THE Vitamin D gene 'could treat multiple sclerosis'
Posted Nov 17 2009 10:20pm
WASHINGTON: Scientists have discovered two new genes involved in multiple sclerosis, a breakthrough they claim could pave the way for treating the debilitating disease using vitamin D.
An international team has pinpointed the two genetic variants which increase the risk of multiple sclerosis as well as reveal links to other autoimmune disease, the latest issue of the 'Nature Genetics' journal reported.
Lead scientist Prof Matthew Brown of the University of Queensland said: “One of the two genes is most likely a gene which controls metabolism of vitamin D. Previous research has already shown that levels of vitamin D influence the risk of people contract ing MS. **For example, people have a higher risk the further they live from the Equator. This instantly suggests that a possible preventative treatment for multiple sclerosis is vitamin D. This may lead to new types of therapeutics down the track.'' Thei r three-year study involved scanning the DNA of 1,618 people with multiple sclerosis and 3,413 people without multiple sclerosis.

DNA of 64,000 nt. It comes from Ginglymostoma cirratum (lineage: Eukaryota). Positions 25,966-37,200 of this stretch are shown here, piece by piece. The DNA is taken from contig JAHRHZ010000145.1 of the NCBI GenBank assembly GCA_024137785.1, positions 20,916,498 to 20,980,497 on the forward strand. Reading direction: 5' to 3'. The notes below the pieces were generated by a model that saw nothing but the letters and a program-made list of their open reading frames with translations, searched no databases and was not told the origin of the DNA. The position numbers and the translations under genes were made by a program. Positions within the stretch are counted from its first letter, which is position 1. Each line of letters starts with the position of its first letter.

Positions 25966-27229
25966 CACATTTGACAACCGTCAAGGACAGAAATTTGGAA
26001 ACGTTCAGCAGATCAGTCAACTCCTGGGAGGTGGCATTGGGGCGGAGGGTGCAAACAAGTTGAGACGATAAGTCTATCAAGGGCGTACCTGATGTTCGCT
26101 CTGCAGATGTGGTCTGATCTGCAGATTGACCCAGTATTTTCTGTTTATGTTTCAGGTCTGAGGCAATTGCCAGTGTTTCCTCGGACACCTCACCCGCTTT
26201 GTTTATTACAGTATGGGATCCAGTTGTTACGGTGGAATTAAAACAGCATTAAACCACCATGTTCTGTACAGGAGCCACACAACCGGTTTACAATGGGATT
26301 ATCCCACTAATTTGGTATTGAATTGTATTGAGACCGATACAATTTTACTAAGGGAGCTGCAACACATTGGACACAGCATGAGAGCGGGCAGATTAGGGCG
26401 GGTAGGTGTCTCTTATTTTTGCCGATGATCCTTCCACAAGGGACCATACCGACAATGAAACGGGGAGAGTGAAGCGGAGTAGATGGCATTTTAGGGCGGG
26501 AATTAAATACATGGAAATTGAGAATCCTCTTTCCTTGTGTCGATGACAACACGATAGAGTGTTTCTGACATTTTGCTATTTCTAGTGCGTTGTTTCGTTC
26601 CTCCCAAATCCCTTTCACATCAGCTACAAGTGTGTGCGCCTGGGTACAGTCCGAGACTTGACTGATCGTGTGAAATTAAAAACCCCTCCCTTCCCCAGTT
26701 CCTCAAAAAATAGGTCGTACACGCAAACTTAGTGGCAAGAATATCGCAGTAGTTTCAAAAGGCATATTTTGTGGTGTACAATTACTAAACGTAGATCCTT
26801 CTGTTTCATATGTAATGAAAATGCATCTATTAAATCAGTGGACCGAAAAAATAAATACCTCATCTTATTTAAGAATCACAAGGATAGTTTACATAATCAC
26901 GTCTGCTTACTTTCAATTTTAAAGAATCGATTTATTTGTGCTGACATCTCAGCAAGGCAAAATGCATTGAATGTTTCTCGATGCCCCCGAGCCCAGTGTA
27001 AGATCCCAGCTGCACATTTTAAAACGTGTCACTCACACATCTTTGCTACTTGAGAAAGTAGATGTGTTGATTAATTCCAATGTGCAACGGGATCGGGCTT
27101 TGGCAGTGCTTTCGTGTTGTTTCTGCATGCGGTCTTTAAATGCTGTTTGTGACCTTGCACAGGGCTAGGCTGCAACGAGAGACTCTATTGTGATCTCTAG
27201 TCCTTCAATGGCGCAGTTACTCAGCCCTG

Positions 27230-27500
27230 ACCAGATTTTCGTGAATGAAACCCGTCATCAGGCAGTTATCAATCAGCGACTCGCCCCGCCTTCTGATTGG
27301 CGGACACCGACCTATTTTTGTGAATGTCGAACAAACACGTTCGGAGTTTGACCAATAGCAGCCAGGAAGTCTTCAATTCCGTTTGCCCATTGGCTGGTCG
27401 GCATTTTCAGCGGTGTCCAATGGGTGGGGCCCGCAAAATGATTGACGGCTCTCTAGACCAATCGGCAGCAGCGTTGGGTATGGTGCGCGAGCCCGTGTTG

The team looked at genetic landmarks in the genome called SNPs and then progressively narrowed down their search to individual genes. After comparing over 300,000 SNPs, two genetic regions on chromosome 12 and 20 showed significant differences. - PTI